But surely, that’s the most important point. It has fundamentally changed things. It is too early now to have any of these conversations, given the serious international situation that we are in.
Yes, but you still haven’t taken it off the table altogether. You are saying Salisbury has stalled things for the moment but it’s still there despite this other record of Russia’s behaviour.
I don’t know how I could be more clear than say that it now too soon to even have that conversation. We are in the middle of a significant international issue. Our focus is on making sure that we respond appropriately to that. What is not appropriate right now is to be having a conversation about potential FTAs in the future. We’ve said that very clearly.
All right, Prime Minister, we’re going to take a short break. We’ll be back in a moment. Do stay with us.
In a very short period of time, you’re going to have to make some enormous decisions about spending. So let’s start with Waikeria Prison. Do you need it? You need it, don’t you?
Yeah, I actually want to visit Waikeria myself, because, of course, there have been a number of reports of the state of that prison, and what has been raised is whether or not it is possible to bring it up to the standard it needs to be through remedial work or whether or not it needs a replacement. So this is a decision that the government’s currently considering.
What’s your feeling?
I do want to go and see it myself and so that I can get a better grasp of whether or not it is possible to, through that remedial work, make sure it’s a place that is adequate, that’s able to provide decent rehabilitation. I have visited a number of prisons over my political career, so I hope I have enough context to be able to make that decision.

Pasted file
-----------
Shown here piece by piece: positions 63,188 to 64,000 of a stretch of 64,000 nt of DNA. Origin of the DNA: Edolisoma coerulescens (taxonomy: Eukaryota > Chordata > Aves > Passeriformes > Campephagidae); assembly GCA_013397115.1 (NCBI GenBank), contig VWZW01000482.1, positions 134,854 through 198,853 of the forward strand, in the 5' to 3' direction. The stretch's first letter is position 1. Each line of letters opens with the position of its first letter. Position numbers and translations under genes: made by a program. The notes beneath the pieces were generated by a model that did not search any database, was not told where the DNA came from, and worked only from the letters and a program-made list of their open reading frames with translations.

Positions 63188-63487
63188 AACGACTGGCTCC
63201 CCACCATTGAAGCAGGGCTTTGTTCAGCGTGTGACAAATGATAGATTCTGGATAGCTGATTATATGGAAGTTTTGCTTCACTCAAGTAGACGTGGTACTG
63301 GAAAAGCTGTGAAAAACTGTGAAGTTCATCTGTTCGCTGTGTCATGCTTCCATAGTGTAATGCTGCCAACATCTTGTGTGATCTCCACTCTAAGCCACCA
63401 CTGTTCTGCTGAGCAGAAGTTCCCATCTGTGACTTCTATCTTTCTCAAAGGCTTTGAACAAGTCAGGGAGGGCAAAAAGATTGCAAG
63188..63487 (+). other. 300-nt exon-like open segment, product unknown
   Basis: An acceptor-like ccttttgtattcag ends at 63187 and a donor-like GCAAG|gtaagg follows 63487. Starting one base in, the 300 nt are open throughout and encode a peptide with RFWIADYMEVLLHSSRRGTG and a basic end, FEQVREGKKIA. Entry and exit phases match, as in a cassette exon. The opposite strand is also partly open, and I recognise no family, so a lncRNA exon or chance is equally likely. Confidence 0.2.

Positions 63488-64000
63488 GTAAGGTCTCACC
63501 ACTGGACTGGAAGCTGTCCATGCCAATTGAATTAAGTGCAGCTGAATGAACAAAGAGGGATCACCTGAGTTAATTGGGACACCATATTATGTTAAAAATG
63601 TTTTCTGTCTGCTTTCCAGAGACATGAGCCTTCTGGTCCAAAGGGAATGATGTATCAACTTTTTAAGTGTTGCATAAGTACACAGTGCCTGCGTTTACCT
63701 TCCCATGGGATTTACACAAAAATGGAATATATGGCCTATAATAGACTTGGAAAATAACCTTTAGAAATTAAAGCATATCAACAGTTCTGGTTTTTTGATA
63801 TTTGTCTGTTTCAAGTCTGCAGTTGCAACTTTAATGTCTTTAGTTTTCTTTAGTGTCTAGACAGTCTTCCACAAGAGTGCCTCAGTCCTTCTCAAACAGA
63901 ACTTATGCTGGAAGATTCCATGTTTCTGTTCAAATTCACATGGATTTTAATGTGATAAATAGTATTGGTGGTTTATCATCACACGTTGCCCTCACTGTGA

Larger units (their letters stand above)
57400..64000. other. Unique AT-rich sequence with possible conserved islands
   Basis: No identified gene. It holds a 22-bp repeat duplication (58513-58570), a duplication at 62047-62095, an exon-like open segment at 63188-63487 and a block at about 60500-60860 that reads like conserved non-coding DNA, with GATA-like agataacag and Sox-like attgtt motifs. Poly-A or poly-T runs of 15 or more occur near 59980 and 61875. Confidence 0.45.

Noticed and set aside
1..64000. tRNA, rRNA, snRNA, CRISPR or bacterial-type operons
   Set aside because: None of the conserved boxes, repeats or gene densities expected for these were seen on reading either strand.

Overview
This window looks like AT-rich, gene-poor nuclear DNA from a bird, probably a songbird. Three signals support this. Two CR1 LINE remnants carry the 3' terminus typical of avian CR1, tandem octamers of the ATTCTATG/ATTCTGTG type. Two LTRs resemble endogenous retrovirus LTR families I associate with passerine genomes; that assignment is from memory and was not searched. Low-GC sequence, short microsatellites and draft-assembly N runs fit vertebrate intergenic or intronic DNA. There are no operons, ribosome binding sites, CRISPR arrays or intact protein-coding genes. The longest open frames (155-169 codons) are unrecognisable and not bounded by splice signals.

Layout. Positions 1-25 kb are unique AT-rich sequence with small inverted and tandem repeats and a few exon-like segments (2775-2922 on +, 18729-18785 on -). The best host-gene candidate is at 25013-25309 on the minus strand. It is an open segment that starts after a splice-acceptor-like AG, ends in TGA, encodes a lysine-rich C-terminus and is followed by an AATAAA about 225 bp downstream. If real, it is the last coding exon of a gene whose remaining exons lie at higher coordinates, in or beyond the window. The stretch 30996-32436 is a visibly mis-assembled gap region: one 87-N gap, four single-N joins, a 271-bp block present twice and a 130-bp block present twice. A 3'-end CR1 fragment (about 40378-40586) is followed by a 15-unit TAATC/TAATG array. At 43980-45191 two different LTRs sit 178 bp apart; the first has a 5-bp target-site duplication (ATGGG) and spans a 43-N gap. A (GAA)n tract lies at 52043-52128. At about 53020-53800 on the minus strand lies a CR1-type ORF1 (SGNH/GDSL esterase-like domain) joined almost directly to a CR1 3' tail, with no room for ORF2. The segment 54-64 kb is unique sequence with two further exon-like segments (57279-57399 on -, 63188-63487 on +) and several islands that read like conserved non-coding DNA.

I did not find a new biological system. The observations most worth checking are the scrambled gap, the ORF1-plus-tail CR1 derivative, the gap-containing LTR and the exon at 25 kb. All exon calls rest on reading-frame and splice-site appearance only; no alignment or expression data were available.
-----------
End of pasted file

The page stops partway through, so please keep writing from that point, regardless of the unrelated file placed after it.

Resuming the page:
But do you want the
Well, at the moment, it’s not a question of want. You know, when we came into office, we had not only an existing record-high prison population but a projection for an ongoing increase despite the plateauing of our crime rate. So I’d have to say one of the most difficult issues that I find that we’re grappling with is the issue of this out-of-control prison population.
So you’ve got to put them somewhere.
So you might be saying that you’re potentially looking at this because of the conditions of the old prison there, but you actually need space. So either way, are you going to have to go ahead and build it?
But we have to make a long-run decision as well. Do you want to be in a position where you’re building extra capacity when, as I say, the crime rate tells us that actually we don’t have an increasing problem but we do have an increasing prison population? So that says there are other issues at play. I know, for instance, because I’ve sat in on parole-board hearings where they have not released prisoners who are ready for release because there’s no housing. So there’s a whole range of other remedial action we could take that might be able to manage this issue that isn’t building an enormous number of extra beds.
So I hear what you’re saying there, but actually, the lion’s share of the prison population increase is related to remand prisoners not getting bail.
It is. Yes.
So if you don’t build this prison, are you going to have to loosen parole and bail laws?
Yeah, and I think what I would make sure that everyone’s really clear on – we are not making justice-policy decisions based on bed capacity. We’re making justice-policy decisions on what delivers the best outcomes in terms of safety for the community and reducing reoffending and improving rehabilitation. Those are the basis of the decisions. We can’t have one drive the other; it needs to be the other way round. On bail, the point that I’ve certainly tried to raise is – the last government made changes to our bail laws that they expected would change remand numbers by about 250. It’s been over a thousand. So it’s done something that they didn’t anticipate, so surely we should go back and have a look at what’s happened there.